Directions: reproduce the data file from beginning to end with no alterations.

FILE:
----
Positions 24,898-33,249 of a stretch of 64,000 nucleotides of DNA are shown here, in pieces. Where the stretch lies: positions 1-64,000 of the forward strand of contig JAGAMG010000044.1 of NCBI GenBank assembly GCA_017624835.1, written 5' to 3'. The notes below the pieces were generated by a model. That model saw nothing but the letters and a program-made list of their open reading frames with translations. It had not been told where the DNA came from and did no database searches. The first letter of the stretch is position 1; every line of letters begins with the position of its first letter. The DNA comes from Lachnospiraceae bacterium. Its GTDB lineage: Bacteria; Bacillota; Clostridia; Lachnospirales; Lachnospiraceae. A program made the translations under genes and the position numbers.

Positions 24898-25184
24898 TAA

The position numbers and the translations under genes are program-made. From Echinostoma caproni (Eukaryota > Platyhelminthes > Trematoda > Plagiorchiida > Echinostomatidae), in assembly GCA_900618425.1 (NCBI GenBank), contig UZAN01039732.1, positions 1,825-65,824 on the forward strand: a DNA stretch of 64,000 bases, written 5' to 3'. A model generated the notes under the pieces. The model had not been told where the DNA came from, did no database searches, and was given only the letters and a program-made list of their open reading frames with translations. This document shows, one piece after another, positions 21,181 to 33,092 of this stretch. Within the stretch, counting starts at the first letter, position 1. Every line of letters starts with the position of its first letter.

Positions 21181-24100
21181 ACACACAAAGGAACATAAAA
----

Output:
Positions 24,898-33,249 of a stretch of 64,000 nucleotides of DNA are shown here, in pieces. Where the stretch lies: positions 1-64,000 of the forward strand of contig JAGAMG010000044.1 of NCBI GenBank assembly GCA_017624835.1, written 5' to 3'. The notes below the pieces were generated by a model. That model saw nothing but the letters and a program-made list of their open reading frames with translations. It had not been told where the DNA came from and did no database searches. The first letter of the stretch is position 1; every line of letters begins with the position of its first letter. The DNA comes from Lachnospiraceae bacterium. Its GTDB lineage: Bacteria; Bacillota; Clostridia; Lachnospirales; Lachnospiraceae. A program made the translations under genes and the position numbers.

Positions 24898-25184
24898 TAA

The position numbers and the translations under genes are program-made. From Echinostoma caproni (Eukaryota > Platyhelminthes > Trematoda > Plagiorchiida > Echinostomatidae), in assembly GCA_900618425.1 (NCBI GenBank), contig UZAN01039732.1, positions 1,825-65,824 on the forward strand: a DNA stretch of 64,000 bases, written 5' to 3'. A model generated the notes under the pieces. The model had not been told where the DNA came from, did no database searches, and was given only the letters and a program-made list of their open reading frames with translations. This document shows, one piece after another, positions 21,181 to 33,092 of this stretch. Within the stretch, counting starts at the first letter, position 1. Every line of letters starts with the position of its first letter.

Positions 21181-24100
21181 ACACACAAAGGAACATAAAA